It all started in 2015. We – Andrii Dziuban, Artem Khmyz and Orest Davydko – have launched many projects together, including gastronomic ones. We were looking for a product for a long time that would become an anchor for a unique establishment in Lviv until our business partners gave us a package of grapevine snails one day – just to have it a try.
We had a friendly meeting at the bar, we gave the package to a chef, and he later treated us to Burgundy snails – a traditional dish of French cuisine, one of the easiest ways to cook snails. The product seemed so interesting to us that we went to France – literally in a snail tour, and very quickly realized that there are many dishes made of snail meat and they are very popular in Western Europe. So in a while, we opened Tante Sophie café escargot – a French restaurant with recognizable blue doors, where every girl who came to Lviv in the last two years have a picture on her Instagram:)
For about a year, we bought snails that the collectors brought for our establishment. However, a snail that grew up under a bush is always a lottery. You will never guess what it will taste like, what elasticity and texture its meat will be. Subsequently, working with our wild snail supplier stopped being fine with us, and we said goodbye. We were left with a room with snail processing equipment, and we thought, why don’t we start breeding snails ourselves? That way, we would have the estimated number of snails – and always of a stable quality, because we can choose a breed of mollusk for breeding and feed it with selected feed.
We went to Europe again – visited farms in Poland and tried snails of various breeds in Italy at the snails festival (there is one there 🙂
Our choice was Helix Aspersa Muller, better known worldwide as petit gris – the “little gray snail”. This type of snail is preferred by most chefs because of its delicate taste and pleasant meat texture.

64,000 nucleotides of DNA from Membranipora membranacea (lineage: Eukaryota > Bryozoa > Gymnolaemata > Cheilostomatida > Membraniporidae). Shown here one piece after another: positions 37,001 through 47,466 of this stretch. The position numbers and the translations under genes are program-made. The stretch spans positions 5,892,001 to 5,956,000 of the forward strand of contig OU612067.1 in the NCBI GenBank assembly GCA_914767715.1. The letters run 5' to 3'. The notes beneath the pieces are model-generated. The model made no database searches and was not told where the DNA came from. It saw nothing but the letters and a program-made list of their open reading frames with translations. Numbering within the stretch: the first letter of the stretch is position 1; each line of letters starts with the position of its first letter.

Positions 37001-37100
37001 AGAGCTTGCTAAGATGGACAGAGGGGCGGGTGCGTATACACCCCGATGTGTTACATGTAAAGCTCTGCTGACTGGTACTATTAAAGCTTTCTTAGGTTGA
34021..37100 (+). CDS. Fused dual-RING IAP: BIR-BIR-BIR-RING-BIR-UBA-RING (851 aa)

Thus, we received training from European farmers and in March 2017 brought the first breeder’ stock of that “Muller” to Ukraine. Breeding snails is not a difficult thing, but we managed to make a few mistakes anyway that we learned only a year after our farming began – when we harvested the first crop that was half as much expected.
We began working that issue out and realized that a power surge in the building came into play, where the reproducer matured in the spring. This could cost us the loss of a large number of future snails that did not withstand the cold during the day.
When the snails grew older and it was time to let them go into the field, we put them in one corner – thinking that the snails would crawl over and evenly occupy the entire area. Instead, the mollusks remained in the same place in the vast majority, due to which they lacked planted lettuce for the whole season. In addition, we did not attach importance to the size of the dry feed fractions that were fed to snails all summer. We ordered it from Purina, this feed was specifically developed and manufactured for our Muller – perfectly balanced in composition and environmentally friendly. This feed makes the snail meat tasty, tender, and of predictable quality. However, not in the case when the feed is too large for a snail, which physically could not handle in the required amount.
So when the autumn came and we started to count the yield, it turned out that most of our snails did not grow to the size we needed. Next season, we will have two harvests – early in the summer when the teenage snails are ripe, and a scheduled one in the fall.
This experience gave us the opportunity to adjust the snail-growing guide so that our partners do not repeat our mistakes. We are currently working with Ukrainian farmers on outsourcing and scaling this line of business. Tante Snails Farm can be purchased on a turnkey basis – we provide a breeder’ stock, equipment, feed, accompanying materials and guarantee buying back the snail crop at the end of the season at the request of the farmers.